One of indie cinema’s most versatile, enigmatic, and beloved performers, Willem Dafoe’s illustrious career spans decades and hundreds of films. He has also collaborated with many of the world’s finest filmmakers. His eccentricity has marked his road to stardom in his performances and choice of project: He only approaches the mainstream on his terms and has cultivated a fanbase that bridges the gap between the accessible and the avant-garde. His uncanny ability to embody such a complex array of characters has led him to succeed as the villain, tormented artist, and loveable hero. In this list, we count down the top 10 films from the revered thespian, unraveling the secrets behind his success as we go.

10. Light Sleeper, 1992

Top 10 Willem Dafoe Films -Light Sleeper, 1992

A hallmark of Willem Dafoe’s career is the distinct artistic synergy he has struck with several of America’s finest filmmakers. The first of four collaborations with Paul Schrader, Light Sleeper is among the most stylish and austere of the writer-director’s hard-boiled, moralistic crime dramas. Dafoe stars as the protagonist John who battles the dueling forces of the New York drug scene and his grieving conscience. Schrader emphasizes the gaunt physicality of the performer, at once menacing in his unsavory profession and clearly a fragile, haunted, lumbering force in his personal affairs.

John’s relationships with his ex-wife Marianne (Dana Delany) and his boss Ann (Susan Sarandon) are keen illustrations of this dichotomy, though strangely, perhaps the latter provides him with more emotional respite and forgiveness. In recent years, Schrader’s attempts to refine his core themes have rendered his work repetitive and predictable. Still, Light Sleeper remains a thrilling example of what he was capable of at his best and boasts one of Dafoe’s most haunted performances to date.

9. Shadow of the Vampire, 2000

Top 10 Willem Dafoe Films - Shadow of the Vampire, 2000

Dafoe earned the second of his four Oscar nominations for his layered performance in this inventive biopic. He plays Max Schreck, the German character actor given the break of a lifetime as the lead role in the horror classic Nosferatu. In his dedication to the craft of acting, Schreck’s actions become increasingly erratic, affording Dafoe the opportunity to flex his acting muscles as a genuinely unsettling performer.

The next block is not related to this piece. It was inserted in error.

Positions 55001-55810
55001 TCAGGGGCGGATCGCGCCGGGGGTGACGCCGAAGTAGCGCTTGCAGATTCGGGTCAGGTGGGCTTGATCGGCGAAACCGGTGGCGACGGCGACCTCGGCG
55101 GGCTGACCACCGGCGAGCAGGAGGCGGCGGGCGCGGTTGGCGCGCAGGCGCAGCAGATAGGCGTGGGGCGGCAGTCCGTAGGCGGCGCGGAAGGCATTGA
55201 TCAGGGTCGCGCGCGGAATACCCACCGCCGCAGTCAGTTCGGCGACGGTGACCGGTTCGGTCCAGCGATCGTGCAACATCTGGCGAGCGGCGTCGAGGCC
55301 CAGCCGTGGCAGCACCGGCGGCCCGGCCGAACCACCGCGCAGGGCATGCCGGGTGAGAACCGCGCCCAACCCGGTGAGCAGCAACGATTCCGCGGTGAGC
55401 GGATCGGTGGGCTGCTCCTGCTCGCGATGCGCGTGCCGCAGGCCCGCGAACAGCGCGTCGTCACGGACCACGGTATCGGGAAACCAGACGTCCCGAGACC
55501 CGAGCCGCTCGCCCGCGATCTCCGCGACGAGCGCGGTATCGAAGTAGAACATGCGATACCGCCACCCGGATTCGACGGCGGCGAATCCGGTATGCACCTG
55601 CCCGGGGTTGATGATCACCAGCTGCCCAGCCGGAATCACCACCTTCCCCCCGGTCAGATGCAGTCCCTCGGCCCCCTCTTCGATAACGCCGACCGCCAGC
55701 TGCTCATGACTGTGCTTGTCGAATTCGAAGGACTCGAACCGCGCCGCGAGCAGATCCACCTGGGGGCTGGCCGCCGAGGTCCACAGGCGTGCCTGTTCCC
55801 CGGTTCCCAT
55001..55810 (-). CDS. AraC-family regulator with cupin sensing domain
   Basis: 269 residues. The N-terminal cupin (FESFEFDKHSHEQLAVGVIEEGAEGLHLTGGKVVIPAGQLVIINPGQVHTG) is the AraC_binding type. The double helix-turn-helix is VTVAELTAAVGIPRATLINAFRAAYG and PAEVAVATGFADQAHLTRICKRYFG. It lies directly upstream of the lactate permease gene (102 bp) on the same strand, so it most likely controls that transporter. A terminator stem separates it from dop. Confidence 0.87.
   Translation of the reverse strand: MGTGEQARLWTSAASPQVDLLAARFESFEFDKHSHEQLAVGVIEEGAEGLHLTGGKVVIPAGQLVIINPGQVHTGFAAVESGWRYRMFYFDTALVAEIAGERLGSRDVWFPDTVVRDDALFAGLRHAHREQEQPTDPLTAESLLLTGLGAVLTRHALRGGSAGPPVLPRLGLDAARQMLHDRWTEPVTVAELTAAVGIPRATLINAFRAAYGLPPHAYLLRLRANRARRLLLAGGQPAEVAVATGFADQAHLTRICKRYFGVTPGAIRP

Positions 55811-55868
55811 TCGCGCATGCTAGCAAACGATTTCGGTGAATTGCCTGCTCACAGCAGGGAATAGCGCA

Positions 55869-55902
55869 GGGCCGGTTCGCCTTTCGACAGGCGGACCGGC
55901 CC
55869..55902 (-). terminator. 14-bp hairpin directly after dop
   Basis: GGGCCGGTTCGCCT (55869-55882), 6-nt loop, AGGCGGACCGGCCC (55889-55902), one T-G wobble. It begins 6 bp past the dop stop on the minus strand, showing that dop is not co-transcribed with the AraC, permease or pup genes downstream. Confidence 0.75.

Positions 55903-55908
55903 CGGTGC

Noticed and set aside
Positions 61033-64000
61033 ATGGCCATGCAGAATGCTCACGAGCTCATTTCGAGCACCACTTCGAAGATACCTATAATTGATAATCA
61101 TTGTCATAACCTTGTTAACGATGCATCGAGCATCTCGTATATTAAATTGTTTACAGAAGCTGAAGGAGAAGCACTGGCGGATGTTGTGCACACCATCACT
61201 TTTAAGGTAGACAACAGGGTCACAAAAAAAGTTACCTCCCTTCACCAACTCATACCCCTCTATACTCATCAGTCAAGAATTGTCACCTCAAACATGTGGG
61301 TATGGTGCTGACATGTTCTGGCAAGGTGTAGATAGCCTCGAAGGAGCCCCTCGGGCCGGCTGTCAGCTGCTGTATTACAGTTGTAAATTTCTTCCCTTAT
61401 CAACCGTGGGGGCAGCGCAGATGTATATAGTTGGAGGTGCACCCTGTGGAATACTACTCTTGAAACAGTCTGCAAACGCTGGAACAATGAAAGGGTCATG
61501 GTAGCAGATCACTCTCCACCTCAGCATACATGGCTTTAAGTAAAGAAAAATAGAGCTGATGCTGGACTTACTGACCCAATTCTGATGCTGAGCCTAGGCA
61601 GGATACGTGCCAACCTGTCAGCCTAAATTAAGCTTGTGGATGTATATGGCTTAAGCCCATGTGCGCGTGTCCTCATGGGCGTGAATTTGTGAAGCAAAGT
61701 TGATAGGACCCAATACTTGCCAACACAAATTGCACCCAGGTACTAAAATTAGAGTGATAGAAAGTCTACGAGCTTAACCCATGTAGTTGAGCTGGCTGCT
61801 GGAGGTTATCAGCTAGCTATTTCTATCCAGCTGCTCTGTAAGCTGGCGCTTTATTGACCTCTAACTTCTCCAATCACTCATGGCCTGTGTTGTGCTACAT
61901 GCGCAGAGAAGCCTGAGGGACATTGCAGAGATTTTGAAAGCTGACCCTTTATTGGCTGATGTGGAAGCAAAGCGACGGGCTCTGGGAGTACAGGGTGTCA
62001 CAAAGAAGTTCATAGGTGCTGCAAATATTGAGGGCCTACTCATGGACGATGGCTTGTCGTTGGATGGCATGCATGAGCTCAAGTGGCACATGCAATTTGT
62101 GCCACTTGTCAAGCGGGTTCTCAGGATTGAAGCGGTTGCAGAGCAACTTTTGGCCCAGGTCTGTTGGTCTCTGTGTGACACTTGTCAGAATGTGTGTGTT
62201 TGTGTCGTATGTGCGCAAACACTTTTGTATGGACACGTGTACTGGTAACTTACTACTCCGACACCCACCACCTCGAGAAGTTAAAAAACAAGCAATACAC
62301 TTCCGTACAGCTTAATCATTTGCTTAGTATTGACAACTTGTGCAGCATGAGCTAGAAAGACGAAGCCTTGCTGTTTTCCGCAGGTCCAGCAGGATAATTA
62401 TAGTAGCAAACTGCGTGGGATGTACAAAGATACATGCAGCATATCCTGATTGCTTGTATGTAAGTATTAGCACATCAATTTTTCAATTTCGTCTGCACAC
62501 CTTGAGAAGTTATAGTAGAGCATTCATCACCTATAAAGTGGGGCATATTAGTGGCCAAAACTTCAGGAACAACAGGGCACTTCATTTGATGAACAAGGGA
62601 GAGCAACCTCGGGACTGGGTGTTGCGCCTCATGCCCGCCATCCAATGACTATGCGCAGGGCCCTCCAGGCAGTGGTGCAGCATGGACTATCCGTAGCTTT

The film is a thrill for cinephile: apart from its fascinating history, it punctuates its storyline through inter-titles, evoking the ominous feel of 1920s cinema. Propping up Dafoe’s scene-stealing performance is a stellar supporting cast, including John Malkovich in equally mischievous form channeling the master director F.W. Murnau. Operating as both an earnest love letter to a horror classic and a compelling portrayal of artistic obsession in its own right, Shadow of the Vampire remains one of the most enduring films of Dafoe’s long, storied career.

8. Antichrist, 2009

Top 10 Willem Dafoe Films - Antichrist, 2009

Despite what some would have you believe, there’s far more to Lars von Trier’s Antichrist than shock value. Indeed, it’s hard to deny the vulgarity of the film’s most famous scene, in which Dafoe’s character is violently castrated by his wife, played by Charlotte Gainsbourg. Both characters remain nameless in their journey to the retreat of ‘Eden,’ a heavy-handed implication that the story unfolding symbolizes deeper truths that the Danish director believes underpins the human condition.

The film’s explicit nature asks a lot from its actors, and Dafoe rises to the challenge providing perhaps the most daring performance in a career marked by eccentricity and risk. The character is defined by his lack of control over his emotions, evident in his endless grief for his late son and sadomasochistic desires, which come to the fore in Antichrist’s most infamous moments. The performance helps to dispel von Trier’s popular image as a simple provocateur or enfant terrible; the film may contain madness, yet there is a method to it, and the emotional power drawn from the film’s repulsive set pieces cannot be denied. Antichrist remains an enduring testament to Dafoe’s ample skill and versatility as a performer.

7. The Lighthouse, 2019

Top 10 Willem Dafoe Films - The Lighthouse, 2019

Similarly to Antichrist, the strength of Robert Eggers’The Lighthouse relies on its two central performers. For 109 minutes, the rugged visages of Dafoe and co-star Robert Pattinson are all that populate the black-and-white gothic landscape. Yet, the film remains a compelling and genuinely unsettling modern horror classic. Eggers’ most remarkable achievement is how he and cinematographer Jarin Blaschke convey the sense of claustrophobia that permeates this story of deserted lighthouse keepers in the 19th century. The film takes its title from an Edgar Allen Poe story, and indeed Eggers is unafraid to lean into his influences; both the film’s characterizations and lysergic recurring symbols (chief among them a seagull) are heavily indebted to the American writer.